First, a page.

So now you know what TOR can be used for, and how you can use it. But how, exactly, does TOR work?
Well, it's complicated.
At the beginning, TOR was not meant for widespread consumer use. Instead, it was created as an onion routing project for the U.S Naval Research Laboratory. Designed for he U.S Navy, it was meant for keeping government communication anonymous. Did it stay that way? Definitely not.
Today, TOR is used by many different people. Anyone looking for anonymization of their internet identity. This includes the Military, Journalists, Law Enforcement, Activists, Hackers, Crackers, Script Kiddies, Criminals, and the everyday person. So, pretty much everyone. The great benefit of TOR is that it allows people to share information over the internet without fear of this information being compromised.
One may think that the variety and amount of people using TOR, however, compromises your security. On the contrary, the more people using TOR, the safer it is. The joy and genius of TOR is it's decentralization. What this protects against is "traffic analysis". On the traditional net, your data is encrypted as it passes through servers. Despite this encryption, however, the owner of the server, or someone/organization/3rd party affiliated with the server, can guess at what the data is, giving them insight. This "insight" can include your location, a general idea of what the data is, where the data is coming from and where it is going to. This can allow E-Commerce sites to classify you into categories, allowing them, for example, to raise their prices according to your location, or display ads based on your interests (Looking at you, Google Ads).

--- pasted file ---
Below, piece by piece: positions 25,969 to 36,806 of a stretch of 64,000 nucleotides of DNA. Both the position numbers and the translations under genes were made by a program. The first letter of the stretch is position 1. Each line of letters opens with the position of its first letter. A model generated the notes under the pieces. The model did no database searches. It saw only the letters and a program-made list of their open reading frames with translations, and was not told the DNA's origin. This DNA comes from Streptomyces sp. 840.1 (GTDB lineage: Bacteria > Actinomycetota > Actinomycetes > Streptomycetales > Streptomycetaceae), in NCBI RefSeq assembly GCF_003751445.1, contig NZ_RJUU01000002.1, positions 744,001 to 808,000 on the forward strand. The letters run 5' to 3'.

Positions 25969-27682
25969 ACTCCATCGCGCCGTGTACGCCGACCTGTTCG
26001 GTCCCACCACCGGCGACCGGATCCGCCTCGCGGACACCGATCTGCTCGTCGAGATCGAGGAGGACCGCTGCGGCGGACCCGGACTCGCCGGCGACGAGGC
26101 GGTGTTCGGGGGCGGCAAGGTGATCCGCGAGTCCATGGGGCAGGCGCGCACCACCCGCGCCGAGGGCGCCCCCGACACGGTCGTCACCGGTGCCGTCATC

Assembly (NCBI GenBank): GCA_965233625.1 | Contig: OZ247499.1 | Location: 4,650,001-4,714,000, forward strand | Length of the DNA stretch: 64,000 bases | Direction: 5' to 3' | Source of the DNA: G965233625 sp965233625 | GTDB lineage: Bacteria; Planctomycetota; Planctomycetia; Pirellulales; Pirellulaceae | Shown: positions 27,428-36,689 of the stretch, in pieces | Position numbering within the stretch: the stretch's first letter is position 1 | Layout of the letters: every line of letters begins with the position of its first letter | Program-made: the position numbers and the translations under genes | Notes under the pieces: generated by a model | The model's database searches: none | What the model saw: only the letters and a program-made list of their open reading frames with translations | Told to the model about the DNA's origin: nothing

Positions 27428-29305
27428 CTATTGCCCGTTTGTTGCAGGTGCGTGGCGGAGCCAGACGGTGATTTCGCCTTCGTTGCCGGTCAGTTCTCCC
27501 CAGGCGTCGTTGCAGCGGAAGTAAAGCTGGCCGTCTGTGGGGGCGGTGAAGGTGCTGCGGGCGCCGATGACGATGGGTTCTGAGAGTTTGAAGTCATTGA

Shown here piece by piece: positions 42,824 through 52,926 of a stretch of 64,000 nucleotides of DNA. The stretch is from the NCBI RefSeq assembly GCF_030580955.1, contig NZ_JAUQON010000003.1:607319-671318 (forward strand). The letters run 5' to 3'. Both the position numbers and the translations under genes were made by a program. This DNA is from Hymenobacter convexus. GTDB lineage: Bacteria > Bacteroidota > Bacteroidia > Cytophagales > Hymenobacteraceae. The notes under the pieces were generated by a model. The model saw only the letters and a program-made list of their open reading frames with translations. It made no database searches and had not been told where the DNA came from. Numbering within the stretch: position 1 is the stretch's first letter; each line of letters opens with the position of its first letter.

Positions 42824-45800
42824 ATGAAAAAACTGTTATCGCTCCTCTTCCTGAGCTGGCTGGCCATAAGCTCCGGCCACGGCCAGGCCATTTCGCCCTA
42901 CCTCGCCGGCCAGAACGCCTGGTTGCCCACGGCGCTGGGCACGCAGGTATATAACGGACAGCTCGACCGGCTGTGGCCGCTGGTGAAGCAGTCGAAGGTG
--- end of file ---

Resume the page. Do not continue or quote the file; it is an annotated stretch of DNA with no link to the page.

TOR hides you among it's users through a "node" system. A node is a "relay" that transmits your data through many different entities and different places on the internet. This ensures that no single point can connect you with a destination or the place a user came from. it's basically a long, twisting, route, continually erasing footprints, throwing off anyone that may be following. Instead of a direct route, data picks random paths within the TOR network to conceal you.
The users client creates the route. It picks a bunch of different relays setup by users through the TOR network. No one relay knows the complete path, and each time data "hops" from one place to another, it encrypts itself, creating it's own set of encryption keys. This ensures that the data cannot be traced. This entire path is referred to as a "circuit". The onion analogy also comes from this. All these nodes create layers upon layers of security, and so, it's all just an onion, making traffic analysis pretty much impossible, so that we can all enjoy anonymous awesomeness.
How TOR Works Pictures (Taken from the TOR Project):
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